Creating the best GitHub experience on Slack

When we started building Swarmia, we found a surprising lack of Slack tooling for GitHub, the biggest developer platform out there. Why weren’t there good Slack notifications and interactions for GitHub? We saw an opportunity to improve the quality of developers’ life — and that’s exactly why we’ve put a lot of effort into our bi-directional integration between GitHub and Slack.

In this blog post I go through the details of how we built our GitHub Slack integration — touted by our users as the best GitHub notification experience they’ve ever had.

The problem with existing tooling

If you’ve ever perused the depths of GitHub settings (seriously, why are real-time Slack notification settings under "Scheduled reminders"?) you might know that GitHub provides Slack notifications natively.

These were introduced when GitHub acquired Pull Panda in 2019. Unfortunately, though, they haven’t received much love since. The notifications feel unpolished and more like an afterthought for the GitHub team, which is a shame. And that’s why many people opt to use the email notifications instead.

What does a great GitHub experience on Slack look like?

Less noise and more context

As a first step of implementing better notifications, we cleaned them up and added more context, so that you have all the info you need in the notification.

Comment notifications in GitHub and Swarmia
Comment notifications in GitHub and Swarmia

Note how the Swarmia notification:

  • Contains the full comment body
  • Has the filename that the comment pertains to
  • Uses the commenter’s real name instead of the sometimes cryptic GitHub username

These are small improvements but they already make the experience much more pleasant.

In addition to improving the contents, we also reduce the amount of spam you get by not sending notifications for actions done by bots, which can quickly get irritating.

Bot-created notifications that the Swarmia notifications would ignore by default
Bot-created notifications that the Swarmia notifications would ignore by default

Faster feedback loops

We recently implemented a feature that allows you to reply to GitHub comments directly from Slack. This has been very helpful for those quick comments on the go from your phone's Slack app, or when you just quickly want to reply to someone without breaking your flow.

Replying to GitHub comments in Slack
Replying to GitHub comments in Slack

When a CI check fails for your pull request, we can send you a notification about that, again enabling faster feedback loops.

We see lots of opportunities for future quality of life improvements. Merging pull requests from Slack when they have been approved and the CI passes, and allowing you to emoji react to comments for those quick 👍 moments, are two examples of features that we are currently looking into.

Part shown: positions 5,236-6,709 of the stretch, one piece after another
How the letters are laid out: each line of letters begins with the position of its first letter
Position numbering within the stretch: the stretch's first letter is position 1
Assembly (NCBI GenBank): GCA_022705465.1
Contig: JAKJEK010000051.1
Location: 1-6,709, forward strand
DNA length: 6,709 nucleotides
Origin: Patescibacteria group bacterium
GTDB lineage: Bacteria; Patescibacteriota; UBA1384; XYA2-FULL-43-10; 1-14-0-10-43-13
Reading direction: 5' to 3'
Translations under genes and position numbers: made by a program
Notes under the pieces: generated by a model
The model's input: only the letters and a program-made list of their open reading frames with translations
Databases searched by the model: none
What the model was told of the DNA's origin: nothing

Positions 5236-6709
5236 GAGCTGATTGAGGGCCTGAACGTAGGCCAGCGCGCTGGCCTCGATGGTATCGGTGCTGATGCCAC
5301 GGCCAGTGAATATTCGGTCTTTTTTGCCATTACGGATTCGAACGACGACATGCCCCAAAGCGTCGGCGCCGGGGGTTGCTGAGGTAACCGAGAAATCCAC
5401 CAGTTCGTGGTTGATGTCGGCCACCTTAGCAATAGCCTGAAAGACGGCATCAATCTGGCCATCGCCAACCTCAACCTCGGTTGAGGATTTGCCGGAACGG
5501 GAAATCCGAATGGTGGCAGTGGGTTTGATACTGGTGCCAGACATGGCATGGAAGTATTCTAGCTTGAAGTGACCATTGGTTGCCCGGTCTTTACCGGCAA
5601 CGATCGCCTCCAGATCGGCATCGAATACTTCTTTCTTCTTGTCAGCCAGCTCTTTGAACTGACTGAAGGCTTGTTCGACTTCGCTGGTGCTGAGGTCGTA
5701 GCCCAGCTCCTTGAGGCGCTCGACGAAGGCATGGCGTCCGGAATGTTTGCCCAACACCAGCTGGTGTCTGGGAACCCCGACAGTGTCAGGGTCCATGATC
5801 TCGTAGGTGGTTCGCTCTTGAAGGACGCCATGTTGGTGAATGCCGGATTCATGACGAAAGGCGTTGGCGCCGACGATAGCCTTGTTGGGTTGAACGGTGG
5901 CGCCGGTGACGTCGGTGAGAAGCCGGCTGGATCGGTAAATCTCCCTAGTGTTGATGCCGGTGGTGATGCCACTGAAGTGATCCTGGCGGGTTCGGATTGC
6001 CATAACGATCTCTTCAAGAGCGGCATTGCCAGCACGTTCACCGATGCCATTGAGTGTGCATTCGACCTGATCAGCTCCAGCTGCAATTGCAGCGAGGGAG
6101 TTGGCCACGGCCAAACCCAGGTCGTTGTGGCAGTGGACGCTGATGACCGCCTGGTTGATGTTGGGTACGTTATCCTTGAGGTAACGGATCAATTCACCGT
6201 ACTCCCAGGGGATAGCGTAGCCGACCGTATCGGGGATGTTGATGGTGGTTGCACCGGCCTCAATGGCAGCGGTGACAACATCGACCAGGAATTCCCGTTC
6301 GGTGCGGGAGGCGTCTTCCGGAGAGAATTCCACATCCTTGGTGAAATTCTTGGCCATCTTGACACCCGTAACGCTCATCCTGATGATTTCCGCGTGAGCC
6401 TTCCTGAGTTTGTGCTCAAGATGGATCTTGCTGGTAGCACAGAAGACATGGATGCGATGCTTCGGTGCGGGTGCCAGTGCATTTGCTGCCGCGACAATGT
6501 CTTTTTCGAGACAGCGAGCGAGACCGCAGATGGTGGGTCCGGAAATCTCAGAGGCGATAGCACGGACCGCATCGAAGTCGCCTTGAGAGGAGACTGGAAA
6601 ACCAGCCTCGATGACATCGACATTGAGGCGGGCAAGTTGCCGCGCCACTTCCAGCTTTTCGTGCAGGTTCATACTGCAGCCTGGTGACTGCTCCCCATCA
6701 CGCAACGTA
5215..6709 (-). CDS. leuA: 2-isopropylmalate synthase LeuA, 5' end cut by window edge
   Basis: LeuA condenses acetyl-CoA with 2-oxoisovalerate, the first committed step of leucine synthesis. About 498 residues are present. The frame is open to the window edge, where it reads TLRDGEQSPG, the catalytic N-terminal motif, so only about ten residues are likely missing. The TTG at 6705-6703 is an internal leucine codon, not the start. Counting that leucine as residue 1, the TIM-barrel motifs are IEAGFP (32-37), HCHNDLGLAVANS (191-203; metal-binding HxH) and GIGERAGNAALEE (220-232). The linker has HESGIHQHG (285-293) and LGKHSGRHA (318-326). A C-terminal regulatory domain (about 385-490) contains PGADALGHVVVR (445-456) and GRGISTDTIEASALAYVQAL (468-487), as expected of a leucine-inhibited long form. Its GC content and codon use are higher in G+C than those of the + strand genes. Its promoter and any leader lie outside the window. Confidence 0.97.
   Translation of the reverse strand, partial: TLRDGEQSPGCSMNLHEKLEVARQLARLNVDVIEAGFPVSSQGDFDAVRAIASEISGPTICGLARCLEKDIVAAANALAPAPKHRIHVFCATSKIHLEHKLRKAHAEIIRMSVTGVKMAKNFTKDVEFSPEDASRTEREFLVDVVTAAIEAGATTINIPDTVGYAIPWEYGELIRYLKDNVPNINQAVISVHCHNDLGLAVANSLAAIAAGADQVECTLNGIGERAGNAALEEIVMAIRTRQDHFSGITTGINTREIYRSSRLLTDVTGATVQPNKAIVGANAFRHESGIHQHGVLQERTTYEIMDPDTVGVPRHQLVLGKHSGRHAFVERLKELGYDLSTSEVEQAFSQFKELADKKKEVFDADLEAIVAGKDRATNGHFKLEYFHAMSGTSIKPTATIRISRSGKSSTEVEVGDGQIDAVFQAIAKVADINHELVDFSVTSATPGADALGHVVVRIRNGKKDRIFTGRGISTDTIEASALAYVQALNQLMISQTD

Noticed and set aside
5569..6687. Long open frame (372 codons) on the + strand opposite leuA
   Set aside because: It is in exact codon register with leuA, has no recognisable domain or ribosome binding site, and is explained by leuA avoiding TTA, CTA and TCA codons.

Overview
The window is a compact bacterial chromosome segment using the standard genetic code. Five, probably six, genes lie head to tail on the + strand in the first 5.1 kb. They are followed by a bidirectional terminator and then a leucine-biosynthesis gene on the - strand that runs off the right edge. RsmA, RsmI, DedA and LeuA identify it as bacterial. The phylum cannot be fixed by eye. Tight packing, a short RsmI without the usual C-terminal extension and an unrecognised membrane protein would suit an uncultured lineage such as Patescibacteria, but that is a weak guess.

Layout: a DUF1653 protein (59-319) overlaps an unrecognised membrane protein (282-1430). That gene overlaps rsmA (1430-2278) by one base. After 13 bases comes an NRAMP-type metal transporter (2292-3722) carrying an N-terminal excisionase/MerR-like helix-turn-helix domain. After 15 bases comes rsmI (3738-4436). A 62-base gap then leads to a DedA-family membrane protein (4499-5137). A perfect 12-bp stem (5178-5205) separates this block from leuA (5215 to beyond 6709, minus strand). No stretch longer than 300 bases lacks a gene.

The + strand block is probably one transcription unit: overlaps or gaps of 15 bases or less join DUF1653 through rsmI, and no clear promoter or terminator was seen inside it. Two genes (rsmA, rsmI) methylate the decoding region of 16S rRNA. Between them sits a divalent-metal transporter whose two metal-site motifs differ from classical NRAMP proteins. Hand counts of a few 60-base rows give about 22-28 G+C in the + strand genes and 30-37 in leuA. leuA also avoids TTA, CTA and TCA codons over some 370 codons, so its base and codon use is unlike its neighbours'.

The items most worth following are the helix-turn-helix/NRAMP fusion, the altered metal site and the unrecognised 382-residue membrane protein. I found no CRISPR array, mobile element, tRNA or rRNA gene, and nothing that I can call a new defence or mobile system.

Configurability

We realize that developers have a wide variety of workflows and preferences. That’s why we’ve built our notifications from the ground up to be configurable to your preferences, so you will receive only the notifications that you want.

The effects of having good notifications

Our Slack notifications are the feature that gets the most praise from the developers using Swarmia. The effects of having better communication for pull requests cannot be overstated; no one likes to wait for reviews.

I especially love the Slack integration to GitHub. It gives me the certainty that I'm always up-to-date on anything that is going on in my PRs.

~ Senja Jarva, Senior Frontend Developer @ Brella

When every comment and review request you get can be easily spotted from Slack, response times get much faster. It starts to feel like you’re chatting in real time in GitHub, compared to the usual uneasiness of not knowing whether the other person has even seen your message. It’s also much easier to keep track of comments or reviews that you need to respond to, reducing the chance of reviews falling through the cracks.

When chatting in GitHub starts to feel more natural, the discussion starts to gravitate there. This is great, because it keeps the discussion in context and close to the code. Years from now when someone looks up the pull request that added some code, they will see all the discussions related to it.

Ultimately, better communication makes for happier and more productive developers, as they’re able to collaborate better and get their code through faster.

Try Swarmia with a free 14-day trial
If you’d like to try Swarmia and our bi-directional GitHub to Slack integration, you can get started with a trial. Startups with up to 20 developers use Swarmia for free.
Hugo Kiiski
Hugo Kiiski is a Software Developer at Swarmia. In the past, he built software at Smartly.io.

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